The fungicidal and bactericidal activities of coumarin and coumaric acid have been tested against A. flavus and o-coumaric acid inhibited aflatoxin production, but no correlation with fungal growth was found [25]. In that report, the authors found the complete inhibition of coumarin on fungal growth against A. flavus at the level of 10 mmol/L, equivalent to about 1460 μg/mL [25]. This is similar to our result, where most coumarins possessed potent antifungal activities at a concentration of 1000 μg/mL (Table 1).
Coumarins showed similar inhibitory patterns on aflatoxin production, enhancing the production of AFG1 (Table 2). It is likely that coumarins inhibit the production of AFB1, AFB2, and AFG2, but promote that of AFG1. Various coumarins generally use similar target enzymes involved in the aflatoxin biosynthesis pathway to inhibit aflatoxin production; however, the pathway for production of AFG1 escapes inhibition.
Other report using three natural furanocoumarins such as xanthotoxin, bergapten, and psoralen exhibited potent antiaflatoxigenic activities at the 5 mM concentration, but not for antifungal activities due to only 20% inhibition on fungal growth [26]. Holmes et al. [27] reviewed diverse biomolecules for their inhibitory effects on aflatoxin biosynthesis. Coumarins containing bergapten, p-coumaric acid, psoralene, and xanthotoxin possessed strong antiaflatoxigenic activities with IC50 values below 0.1 mM. Among the known biomolecules, α-ionone (IC50 value, 0.4 μM) was the strongest compound to suppress aflatoxin production [28].
In a recent report, authors demonstrated that AFG2 production in A. flavus was enhanced after exposure to piperonal, a methylenedioxy-containing compound [24]. In the same report, methyleugenol, a monoterpene, suppressed AFB1 and AFB2 generation, while AFG1 production increased in A. flavus. Taken together, chemicals can change the AFB biosynthesis pathway. In contrast, Compound 5 exhibited potent antifungal and antiaflatoxigenic activity in comparison to the positive control, thiabendazole. At concentrations of 1 μg/mL, thiabendazole showed more than 80% inhibition, and Compound 5 showed about 40% inhibition of AFB1 production. These findings are notable, as Compound 5 is a natural product that has potential for use as a major compound in the synthesis of new antiaflatoxigenic compounds.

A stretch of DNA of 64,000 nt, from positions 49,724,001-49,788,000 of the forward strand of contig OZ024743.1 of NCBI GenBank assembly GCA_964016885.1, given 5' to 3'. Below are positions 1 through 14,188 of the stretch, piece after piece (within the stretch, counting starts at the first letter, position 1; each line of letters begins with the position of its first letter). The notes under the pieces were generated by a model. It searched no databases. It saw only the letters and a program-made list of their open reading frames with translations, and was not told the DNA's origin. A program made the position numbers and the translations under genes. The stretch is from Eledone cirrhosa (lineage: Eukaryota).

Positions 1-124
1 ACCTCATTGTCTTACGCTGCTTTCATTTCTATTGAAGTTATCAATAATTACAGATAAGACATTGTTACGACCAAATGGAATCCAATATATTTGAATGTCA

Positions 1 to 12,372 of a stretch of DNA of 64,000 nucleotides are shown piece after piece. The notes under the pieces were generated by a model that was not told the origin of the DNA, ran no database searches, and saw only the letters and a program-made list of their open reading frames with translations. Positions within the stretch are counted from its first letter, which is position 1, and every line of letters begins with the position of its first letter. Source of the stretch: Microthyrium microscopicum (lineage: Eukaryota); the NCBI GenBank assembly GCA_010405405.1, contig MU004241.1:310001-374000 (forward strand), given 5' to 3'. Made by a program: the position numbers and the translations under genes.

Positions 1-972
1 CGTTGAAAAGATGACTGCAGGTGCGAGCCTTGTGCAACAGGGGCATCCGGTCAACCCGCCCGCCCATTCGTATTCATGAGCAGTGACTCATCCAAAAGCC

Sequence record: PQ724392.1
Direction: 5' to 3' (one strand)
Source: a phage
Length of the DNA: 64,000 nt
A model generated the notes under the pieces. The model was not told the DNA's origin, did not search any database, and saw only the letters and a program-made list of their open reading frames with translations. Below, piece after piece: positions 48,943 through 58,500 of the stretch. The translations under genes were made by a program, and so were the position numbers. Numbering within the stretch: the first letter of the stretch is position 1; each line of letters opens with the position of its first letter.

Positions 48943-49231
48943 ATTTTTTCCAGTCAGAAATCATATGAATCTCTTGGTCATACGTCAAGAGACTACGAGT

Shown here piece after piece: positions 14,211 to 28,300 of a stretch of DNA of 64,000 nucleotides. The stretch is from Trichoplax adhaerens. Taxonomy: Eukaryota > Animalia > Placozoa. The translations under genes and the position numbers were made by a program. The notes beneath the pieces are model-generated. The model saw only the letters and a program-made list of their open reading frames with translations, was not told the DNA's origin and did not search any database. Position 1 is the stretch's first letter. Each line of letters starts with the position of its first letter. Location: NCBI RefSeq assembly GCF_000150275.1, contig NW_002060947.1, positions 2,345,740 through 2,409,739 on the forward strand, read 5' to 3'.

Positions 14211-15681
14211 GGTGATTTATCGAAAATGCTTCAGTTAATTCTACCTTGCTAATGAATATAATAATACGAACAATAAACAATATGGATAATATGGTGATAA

RT-PCR results showed that Compound 1 downregulated aflR, aflD, aflK, and aflQ, thereby inhibiting the expression of several genes involved directly in the biosynthesis of aflatoxins (Figure 2). However, Compound 5 suppressed the expression of aflS only, which plays an important role in the transcription of genes involved in the biosynthesis of aflatoxins (Figure 3). The gene aflD expresses reductase mediating norsolorinic acid (NOR) to averantin (AVN), while aflK expresses versicolorin B (VERB) synthase to form VERB from versiconal (VAL). aflQ is responsible for oxidoreductase expression, which mediates the formation of aflatoxins.